Easter was different. 

At the time I thought “this doesn’t feel like Easter”, but now I look back and realise the kids had a ball. They didn’t notice that we didn’t spend the day rushing from one side of the city to the other to make sure we saw all the family before rushing to their Dad’s house.

Our Easter Sunday was relaxed. Of course, the Easter Bunny was granted special permission to still deliver eggs, so we had our usual Easter egg hunt. But rather than having to rush off straight away, we put on a movie and ate hot cross buns and Easter eggs for breakfast. We had Macca’s for lunch in our backyard, enjoying the glorious autumn sun before they went to see their Dad. One of the most Uneastery Easters but honestly, one of the best. I sat back and watched my kids enjoy the day.

Anzac Day was beautiful. Communities coming together in isolation. Neighbours, standing at the end of their driveways or in their front yard at dawn to remember the sacrifices others had made. An Anzac Day like no other and one I will remember as being the most emotional I’ve witnessed.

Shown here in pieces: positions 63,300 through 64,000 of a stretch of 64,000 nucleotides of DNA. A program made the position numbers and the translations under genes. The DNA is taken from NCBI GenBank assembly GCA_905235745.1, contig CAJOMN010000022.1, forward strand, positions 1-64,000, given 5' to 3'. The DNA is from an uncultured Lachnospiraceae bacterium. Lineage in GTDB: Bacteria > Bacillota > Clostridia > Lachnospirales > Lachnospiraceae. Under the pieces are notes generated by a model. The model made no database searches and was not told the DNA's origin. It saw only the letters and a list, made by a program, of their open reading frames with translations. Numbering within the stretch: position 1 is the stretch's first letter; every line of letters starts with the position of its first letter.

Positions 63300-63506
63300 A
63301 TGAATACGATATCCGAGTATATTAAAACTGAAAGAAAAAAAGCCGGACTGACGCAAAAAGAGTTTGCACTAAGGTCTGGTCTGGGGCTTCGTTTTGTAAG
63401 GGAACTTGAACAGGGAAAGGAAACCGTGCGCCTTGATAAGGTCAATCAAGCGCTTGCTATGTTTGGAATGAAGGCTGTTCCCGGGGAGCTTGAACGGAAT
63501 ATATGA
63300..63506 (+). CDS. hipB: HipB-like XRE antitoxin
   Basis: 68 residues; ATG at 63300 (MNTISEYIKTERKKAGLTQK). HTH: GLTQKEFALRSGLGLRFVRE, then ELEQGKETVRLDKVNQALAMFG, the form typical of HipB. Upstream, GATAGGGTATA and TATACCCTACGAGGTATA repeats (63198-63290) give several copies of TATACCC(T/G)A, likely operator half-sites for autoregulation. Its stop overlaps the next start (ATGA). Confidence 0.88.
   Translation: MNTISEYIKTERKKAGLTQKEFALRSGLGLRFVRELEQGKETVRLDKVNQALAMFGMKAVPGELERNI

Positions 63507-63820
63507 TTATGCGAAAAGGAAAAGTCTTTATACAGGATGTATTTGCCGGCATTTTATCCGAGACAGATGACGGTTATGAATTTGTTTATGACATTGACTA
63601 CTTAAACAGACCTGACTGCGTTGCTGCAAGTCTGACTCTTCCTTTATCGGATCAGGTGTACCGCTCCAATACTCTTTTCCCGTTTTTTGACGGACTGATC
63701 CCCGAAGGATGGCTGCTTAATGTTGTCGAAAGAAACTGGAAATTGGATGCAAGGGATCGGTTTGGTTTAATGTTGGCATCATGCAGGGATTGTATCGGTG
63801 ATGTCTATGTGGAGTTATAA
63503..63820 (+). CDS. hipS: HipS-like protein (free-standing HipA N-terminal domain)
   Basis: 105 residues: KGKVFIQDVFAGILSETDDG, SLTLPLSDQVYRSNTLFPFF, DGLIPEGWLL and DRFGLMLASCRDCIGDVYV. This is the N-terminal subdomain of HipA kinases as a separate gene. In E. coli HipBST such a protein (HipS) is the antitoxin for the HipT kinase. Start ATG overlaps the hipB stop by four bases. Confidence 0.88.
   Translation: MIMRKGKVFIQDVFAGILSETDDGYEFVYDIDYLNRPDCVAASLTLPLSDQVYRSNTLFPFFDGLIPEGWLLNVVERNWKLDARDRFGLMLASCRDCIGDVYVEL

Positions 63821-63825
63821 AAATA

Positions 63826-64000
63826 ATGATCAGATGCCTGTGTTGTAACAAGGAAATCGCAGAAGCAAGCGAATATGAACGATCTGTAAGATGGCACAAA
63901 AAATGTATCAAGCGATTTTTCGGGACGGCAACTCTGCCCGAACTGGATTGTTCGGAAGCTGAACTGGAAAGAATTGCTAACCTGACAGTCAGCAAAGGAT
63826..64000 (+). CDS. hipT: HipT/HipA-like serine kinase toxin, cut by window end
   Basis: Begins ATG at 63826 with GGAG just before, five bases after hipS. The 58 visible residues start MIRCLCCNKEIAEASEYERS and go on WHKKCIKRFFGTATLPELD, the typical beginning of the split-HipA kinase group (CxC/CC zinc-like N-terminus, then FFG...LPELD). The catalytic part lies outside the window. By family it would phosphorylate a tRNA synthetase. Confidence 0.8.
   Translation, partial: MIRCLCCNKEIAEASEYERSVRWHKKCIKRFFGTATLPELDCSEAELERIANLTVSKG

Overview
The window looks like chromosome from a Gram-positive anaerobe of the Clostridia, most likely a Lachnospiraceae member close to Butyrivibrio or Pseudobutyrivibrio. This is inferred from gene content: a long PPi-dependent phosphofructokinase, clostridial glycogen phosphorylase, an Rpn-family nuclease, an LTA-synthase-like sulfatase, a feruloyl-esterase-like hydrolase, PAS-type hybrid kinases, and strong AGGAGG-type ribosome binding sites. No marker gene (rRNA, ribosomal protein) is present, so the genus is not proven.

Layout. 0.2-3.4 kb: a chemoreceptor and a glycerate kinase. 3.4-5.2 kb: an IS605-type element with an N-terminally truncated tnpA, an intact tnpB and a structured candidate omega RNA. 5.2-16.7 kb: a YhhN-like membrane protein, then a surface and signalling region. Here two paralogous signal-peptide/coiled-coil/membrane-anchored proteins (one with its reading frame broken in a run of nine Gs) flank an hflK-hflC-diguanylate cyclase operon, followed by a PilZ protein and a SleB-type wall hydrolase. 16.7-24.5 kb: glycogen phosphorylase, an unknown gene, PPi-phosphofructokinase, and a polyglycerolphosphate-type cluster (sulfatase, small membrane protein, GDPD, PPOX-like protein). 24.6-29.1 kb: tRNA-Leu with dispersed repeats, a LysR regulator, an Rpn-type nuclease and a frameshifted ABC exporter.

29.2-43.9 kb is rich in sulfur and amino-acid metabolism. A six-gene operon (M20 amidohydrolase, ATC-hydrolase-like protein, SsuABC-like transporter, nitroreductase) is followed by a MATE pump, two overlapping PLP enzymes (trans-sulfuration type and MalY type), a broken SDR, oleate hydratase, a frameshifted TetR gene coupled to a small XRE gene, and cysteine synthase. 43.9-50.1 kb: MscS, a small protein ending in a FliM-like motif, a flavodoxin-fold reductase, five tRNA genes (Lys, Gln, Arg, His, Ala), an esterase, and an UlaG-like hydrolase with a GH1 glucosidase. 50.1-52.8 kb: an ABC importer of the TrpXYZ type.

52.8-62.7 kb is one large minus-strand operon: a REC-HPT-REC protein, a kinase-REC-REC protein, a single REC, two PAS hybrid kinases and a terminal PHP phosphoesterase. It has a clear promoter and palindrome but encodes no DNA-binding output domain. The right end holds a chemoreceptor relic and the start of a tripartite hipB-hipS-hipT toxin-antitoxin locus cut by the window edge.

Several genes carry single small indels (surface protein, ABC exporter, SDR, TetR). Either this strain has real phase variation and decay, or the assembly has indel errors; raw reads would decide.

Now, we’re luckier than some Countries. Our isolation time is now almost over, in fact, by the time this is published, the boys will be back at school and life for us will be returning to normal.

We’re already getting invites to “catch up” with friends for the weekends ahead. I can feel a sense of normality returning.

I wish I could bottle this feeling of relaxation and not rushing. I wish our days could be filled with nothing. I wish, every day, we had time to stop or at least slowdown.

But, life with kids – no matter how many you have – will always be busy.

As much as I say, I’m going to try and plan one weekend a month where we do nothing. I know that in reality, it won’t last long. We’ll have places to be, people to see.

When we first started isolation and social distancing, I became envious of those people who had time to organise their whole house. How lucky are they, I thought. Now, as we come to an end, I realise I was the lucky one. 

I wished for more time with my kids, and it was handed to me – just like that. 

And while I look around at my shemozzle of a home, where nothing is organised, and toys and half-completed projects are everywhere, I think about our 5 weeks of isolation and smile. I am bone achingly tired, and I cannot wait to be able to drink a full cup of coffee again without it going cold, but I also have the most beautiful memories, and so do my boys of a moment in time where life was so much simpler for a few weeks. 

A moment in time, where the world stood still.

Stay safe x